“I think given the global crisis we’re facing, given Congress’ inability to address this existential threat, I think the White House needs to use all the resources and tools it can,” Senator Bernie Sanders said . I-Vt. In a climate emergency, “that’s something I called for a long time ago.”

Biden, who has served in the Senate for more than three decades, “is chained to the legislative process and has been reflecting on his past as a senator,” Sen. Jeff Merkley, D-Ore., said at a news conference Monday night. “Now he’s unleashed and has to go.”

John Podesta, executive chairman of the liberal Center for American Progress, said environmental leaders met with senior White House officials on Friday to discuss policy ideas. Some proposals included tightening regulations on vehicle emissions and power plants, reinstating a ban on crude oil exports and suspending new oil well leases on state land and waters.

“If it’s going to deliver on its commitments to do whatever it takes to cut emissions, it needs to be mindful of the critical regulatory issues it faces,” said Podesta, a former climate adviser to President Barack Obama.

Ben King, an associate director at Rhodium Group, an independent research firm, said the United States is “nowhere near” to meet ambitious emissions reduction targets set by Biden.

Biden raised the country’s emissions reduction target to at least 50% below 2005 levels by 2030. Rhodium said the U.S. is on track to achieve 24% to 35% reductions under current federal and state policies, according to The Latest Analysis of the group.

“Without meaningful policy action, we are a long way from achieving the goals that the US committed to under the Paris Agreement,” King said, referring to a 2015 global conference on tackling climate change.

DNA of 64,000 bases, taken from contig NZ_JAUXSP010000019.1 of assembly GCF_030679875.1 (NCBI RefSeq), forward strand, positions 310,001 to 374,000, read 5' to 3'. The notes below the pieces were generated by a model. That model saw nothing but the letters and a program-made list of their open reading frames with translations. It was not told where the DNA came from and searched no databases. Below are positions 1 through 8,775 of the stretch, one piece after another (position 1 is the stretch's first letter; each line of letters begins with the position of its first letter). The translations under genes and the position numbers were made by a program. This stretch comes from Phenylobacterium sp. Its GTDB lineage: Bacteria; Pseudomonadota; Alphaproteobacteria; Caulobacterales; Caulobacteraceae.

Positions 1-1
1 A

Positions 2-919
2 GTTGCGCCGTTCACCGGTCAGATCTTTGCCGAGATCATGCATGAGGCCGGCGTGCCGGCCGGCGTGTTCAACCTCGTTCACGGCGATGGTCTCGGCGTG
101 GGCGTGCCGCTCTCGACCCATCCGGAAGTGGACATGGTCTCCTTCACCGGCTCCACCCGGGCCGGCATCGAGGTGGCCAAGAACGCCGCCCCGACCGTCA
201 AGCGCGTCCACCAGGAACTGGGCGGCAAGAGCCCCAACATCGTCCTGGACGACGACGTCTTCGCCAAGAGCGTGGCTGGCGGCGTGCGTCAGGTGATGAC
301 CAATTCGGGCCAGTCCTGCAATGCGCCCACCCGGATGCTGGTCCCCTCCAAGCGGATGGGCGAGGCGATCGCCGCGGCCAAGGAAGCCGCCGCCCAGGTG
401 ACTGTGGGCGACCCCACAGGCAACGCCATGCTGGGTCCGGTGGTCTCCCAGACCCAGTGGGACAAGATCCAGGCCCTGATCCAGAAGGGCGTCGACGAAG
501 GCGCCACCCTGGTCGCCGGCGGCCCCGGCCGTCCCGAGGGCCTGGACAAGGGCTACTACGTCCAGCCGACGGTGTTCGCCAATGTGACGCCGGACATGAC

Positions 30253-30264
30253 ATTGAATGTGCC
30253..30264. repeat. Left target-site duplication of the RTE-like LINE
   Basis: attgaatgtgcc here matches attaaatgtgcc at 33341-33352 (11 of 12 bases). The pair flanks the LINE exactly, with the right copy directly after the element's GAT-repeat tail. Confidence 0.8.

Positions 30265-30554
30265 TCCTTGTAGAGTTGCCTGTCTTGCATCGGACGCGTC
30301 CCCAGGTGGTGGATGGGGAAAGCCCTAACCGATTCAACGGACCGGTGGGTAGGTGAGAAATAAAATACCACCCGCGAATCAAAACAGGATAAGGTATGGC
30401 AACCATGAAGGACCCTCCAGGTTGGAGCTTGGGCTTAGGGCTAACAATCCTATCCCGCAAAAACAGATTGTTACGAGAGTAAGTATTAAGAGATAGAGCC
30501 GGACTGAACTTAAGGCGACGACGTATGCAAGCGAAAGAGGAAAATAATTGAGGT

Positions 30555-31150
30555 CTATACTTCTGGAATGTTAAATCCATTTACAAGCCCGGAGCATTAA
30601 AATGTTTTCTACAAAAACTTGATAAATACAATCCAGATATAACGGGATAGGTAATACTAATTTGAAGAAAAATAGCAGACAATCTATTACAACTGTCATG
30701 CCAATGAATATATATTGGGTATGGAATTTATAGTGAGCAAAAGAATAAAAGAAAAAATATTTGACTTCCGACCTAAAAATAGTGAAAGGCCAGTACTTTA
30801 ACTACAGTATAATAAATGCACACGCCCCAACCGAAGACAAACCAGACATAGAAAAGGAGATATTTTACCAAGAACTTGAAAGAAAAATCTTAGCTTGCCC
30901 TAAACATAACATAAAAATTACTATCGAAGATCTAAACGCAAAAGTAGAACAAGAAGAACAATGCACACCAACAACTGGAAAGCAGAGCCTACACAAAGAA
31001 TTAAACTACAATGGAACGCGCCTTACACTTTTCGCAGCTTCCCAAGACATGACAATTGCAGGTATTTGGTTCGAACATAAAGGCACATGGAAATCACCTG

Even as Democrats and environmental groups urged Biden to act on his own, some legal scholars questioned whether a declaration of a climate emergency was warranted.

“Emergency powers are designed for events like terrorist attacks, epidemics, and natural disasters,” said Elizabeth Goitein, co-director of the Freedom and National Security Program at the Brennan Center for Justice at New York University School of Law.

Such powers “are not intended to address ongoing problems, no matter how bad. And they’re not meant to bypass Congress,” Goitein wrote in an op-ed for The Washington Post last year.

Copyright © 2022 by The Associated Press. All rights reserved.

https://6abc.com/president-joe-biden-climate-change-emergency-declaration-combating/12061980/ President Biden holds off on climate emergency declaration, will travel to Massachusetts

Alley Einstein

USTimesPost.com is an automatic aggregator of the all world’s media. In each content, the hyperlink to the primary source is specified. All trademarks belong to their rightful owners, all materials to their authors. If you are the owner of the content and do not want us to publish your materials, please contact us by email – admin@ustimespost.com. The content will be deleted within 24 hours.

Related Articles

Back to top button